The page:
"Any fool can make history, but it takes a genius to write it."
Oscar Wilde

Tuesday, November 30, 2010

Animals in Warfare

I have been trying to convince my parents to let me get a cat for a year now. Ever since I moved back to the good old USA from the Middle East, I have been dying for one. DYING I tell you!
Anyway, I was searching for anything relating to cats, kittens, or cute fluffy mammals, when I came across a very interesting article. In 522 B.C. the Persian army was invading Egypt. Cambyses II, the King of Persia at the time, knew how deeply his Egyptian foes revered cats. (Who wouldn't?!?!?!?!) However, Cambyses II must have been more of a dog lover, because he placed thousands of cats ahead of his advancing army. The cats, scattering all throughout the Egyptian ranks, froze them. The Egyptians, afraid to move for fear of crushing a cat, and afraid to defend themselves, for fear of impaling a cat, had no choice but to surrender the city which they were defending, Pelusium in this case.
Now, I began to think about this, and I was wondering if it could have been used in more recent conflicts. For example, in the Crimean War (1854-1856), the French, English, and Scottish forces were cooped up on the little Crimean Pennisula, jutting into the Black Sea. There were thousands of Russians holding them off. For several years they desperately tryed to break through the Russian lines, but to no avail. After some time, conditions on the pennisula became horrible. Plagues broke out and winter froze many of the men. It was terrible, with up to 300,000 deaths.
Now, I wonder, could all of this have been avoided had the British, French and Scottish generals followed Cambyses II ideas? The Russians' sacred animal is the bear. They do not worship it, but they revere it and respect it. Recently some pyscho in Russia shot a zoo bear and he was mobbed by Russian civilians! Back to the point, what if the British and French had rounded up some 500 bears, and drove them at the weakest point in Russian lines. There would certainly have been some hesitation, and that hesitation may have been enough for British and French troops to sweep into the fortifications. Obviously, once the Russians realized what had happened, they would send thousands of men to repulse the British and French, but that can be dealt with. The hardest part for the British and French in the Crimean War was actually getting to a fortification with few casualties (they attempted to take one at the Battle of Balaclava when the British Light Brigade swept upon a Russian artillery fortification. The Light Brigade was completely shredded but they took the fortification and held it for some time).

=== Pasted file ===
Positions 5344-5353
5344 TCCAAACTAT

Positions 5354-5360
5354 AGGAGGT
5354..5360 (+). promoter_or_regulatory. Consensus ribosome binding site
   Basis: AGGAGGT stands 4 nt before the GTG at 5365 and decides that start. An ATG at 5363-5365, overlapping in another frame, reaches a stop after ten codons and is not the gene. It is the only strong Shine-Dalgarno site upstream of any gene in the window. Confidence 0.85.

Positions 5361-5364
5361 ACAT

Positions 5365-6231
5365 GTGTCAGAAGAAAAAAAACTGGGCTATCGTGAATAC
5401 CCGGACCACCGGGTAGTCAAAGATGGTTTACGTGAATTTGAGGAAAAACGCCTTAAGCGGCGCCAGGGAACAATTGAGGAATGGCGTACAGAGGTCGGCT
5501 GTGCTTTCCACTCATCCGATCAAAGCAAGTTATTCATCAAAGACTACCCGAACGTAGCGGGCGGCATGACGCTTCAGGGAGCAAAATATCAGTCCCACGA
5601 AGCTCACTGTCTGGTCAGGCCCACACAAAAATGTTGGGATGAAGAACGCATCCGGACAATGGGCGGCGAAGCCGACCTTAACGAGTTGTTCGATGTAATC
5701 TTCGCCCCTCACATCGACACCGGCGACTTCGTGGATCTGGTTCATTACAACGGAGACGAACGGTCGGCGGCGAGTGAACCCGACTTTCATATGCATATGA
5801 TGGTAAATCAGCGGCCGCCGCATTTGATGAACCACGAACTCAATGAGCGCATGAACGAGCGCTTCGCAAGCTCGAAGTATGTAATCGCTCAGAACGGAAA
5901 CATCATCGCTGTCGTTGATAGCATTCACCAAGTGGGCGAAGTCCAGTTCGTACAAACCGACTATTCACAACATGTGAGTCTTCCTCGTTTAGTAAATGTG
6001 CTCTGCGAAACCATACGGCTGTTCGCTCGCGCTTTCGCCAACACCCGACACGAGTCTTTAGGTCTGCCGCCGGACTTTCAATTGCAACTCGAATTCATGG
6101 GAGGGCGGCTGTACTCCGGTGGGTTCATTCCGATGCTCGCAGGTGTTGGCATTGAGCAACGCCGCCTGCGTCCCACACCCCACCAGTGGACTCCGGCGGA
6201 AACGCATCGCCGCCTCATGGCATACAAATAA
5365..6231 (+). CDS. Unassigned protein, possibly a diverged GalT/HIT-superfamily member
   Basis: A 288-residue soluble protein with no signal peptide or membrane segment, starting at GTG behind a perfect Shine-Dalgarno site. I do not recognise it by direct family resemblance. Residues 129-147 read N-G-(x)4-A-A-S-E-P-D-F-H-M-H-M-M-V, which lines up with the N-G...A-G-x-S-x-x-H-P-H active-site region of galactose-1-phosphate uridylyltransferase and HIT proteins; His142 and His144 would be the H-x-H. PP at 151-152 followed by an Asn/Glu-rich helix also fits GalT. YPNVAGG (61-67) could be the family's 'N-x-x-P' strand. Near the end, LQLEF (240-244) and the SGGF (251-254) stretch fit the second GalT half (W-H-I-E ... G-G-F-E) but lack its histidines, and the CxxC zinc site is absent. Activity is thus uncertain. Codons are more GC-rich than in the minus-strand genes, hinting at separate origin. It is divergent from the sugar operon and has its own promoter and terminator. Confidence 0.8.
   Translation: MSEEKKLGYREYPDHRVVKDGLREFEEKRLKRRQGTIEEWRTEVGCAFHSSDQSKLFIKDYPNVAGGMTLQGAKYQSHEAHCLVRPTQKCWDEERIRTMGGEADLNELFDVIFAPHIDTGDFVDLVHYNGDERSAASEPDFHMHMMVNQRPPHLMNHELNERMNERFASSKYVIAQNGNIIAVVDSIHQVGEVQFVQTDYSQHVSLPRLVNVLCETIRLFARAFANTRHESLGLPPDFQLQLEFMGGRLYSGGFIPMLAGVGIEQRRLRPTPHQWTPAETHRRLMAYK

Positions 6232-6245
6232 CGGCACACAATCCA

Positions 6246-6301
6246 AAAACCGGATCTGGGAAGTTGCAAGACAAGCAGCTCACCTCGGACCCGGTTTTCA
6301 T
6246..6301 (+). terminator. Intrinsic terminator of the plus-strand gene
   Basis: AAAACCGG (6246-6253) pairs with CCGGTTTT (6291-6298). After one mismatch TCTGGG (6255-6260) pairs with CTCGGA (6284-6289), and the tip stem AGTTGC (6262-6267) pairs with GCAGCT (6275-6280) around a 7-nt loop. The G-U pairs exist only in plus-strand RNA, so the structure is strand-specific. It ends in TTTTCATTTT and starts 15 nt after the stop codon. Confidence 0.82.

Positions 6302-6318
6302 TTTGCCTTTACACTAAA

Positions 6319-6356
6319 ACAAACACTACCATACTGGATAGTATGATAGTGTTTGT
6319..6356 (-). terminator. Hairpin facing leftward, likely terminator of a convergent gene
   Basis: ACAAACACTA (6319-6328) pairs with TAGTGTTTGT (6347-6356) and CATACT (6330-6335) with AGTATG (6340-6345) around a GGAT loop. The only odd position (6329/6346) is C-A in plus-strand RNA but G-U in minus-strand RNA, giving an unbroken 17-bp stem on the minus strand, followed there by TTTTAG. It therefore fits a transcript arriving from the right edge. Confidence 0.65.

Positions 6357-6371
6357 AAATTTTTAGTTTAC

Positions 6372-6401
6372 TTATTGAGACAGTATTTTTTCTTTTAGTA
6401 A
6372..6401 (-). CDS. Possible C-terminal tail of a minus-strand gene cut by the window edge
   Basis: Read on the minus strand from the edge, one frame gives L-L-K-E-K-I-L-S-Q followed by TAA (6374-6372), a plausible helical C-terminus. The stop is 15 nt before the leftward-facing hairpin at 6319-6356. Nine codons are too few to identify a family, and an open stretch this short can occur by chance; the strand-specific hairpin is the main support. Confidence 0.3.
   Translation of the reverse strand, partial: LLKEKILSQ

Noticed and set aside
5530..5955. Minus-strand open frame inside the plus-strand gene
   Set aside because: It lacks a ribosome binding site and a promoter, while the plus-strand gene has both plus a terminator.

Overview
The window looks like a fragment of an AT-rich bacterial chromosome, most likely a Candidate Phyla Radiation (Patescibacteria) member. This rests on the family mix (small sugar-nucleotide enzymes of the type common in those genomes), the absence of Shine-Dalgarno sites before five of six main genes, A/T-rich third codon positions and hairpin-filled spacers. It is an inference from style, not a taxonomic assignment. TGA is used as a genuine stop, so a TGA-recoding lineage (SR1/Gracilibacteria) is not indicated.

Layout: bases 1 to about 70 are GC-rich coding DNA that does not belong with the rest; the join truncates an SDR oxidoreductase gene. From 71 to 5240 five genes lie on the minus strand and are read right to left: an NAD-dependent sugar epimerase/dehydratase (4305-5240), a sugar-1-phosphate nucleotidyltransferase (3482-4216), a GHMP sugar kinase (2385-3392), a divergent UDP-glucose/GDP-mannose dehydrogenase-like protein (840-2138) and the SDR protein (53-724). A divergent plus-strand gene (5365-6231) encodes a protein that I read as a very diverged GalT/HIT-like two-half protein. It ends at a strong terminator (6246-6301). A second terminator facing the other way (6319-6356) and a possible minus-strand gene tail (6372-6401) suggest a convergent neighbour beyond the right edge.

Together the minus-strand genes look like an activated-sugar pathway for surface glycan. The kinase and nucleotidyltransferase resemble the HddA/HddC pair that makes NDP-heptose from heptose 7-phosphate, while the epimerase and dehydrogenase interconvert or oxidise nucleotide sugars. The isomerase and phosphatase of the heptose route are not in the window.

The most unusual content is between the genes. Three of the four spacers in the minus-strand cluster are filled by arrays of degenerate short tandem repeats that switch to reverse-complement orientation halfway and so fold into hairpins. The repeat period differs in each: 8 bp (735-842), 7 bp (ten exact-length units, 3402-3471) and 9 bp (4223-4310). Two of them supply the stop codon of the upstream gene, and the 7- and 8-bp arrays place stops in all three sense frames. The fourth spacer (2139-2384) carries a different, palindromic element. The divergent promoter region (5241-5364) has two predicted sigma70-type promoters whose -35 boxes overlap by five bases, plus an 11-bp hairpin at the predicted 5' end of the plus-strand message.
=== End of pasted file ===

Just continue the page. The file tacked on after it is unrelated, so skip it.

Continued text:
Not only could animals have been used more often in history, but even in current times. I believe that if a group of radical people we are fighting have a sacred animal, then we should use it against them. War is not a gentleman's game, its a game of who can win!


  1. Hiya everyone, Captain Jack here. Just testing to make sure the comments are visible to all people. Thanks for reading my blog!!!

  2. Cats make me sneeze! Cambyses II is lucky he didn't try that trick with me or I would have used his cats as cannonballs & catapulted them back to his side! ;-)

  3. Why won't your parents let you get a cat?!?! Kitties are awesome! Anyway, interesting blog, I liked how you took an ancient day example and applied it to a potential current day example.

  4. Hey Jack, nice blog.
    Excellent idea. :-) As they saying goes, all's fair in love and war.


  5. Thanks Amy! I have a question to ask all my viewers though... do you think the Chase of the Goeben is too long? Thats just part one, I'll be adding the other one tomorrow. Its an awesome story, but I wonder if its too long. What does everyone think? Btw!!! I will not feel bad at all if any of you critique my blog/writing, so feel free. Suggestions are welcome! :)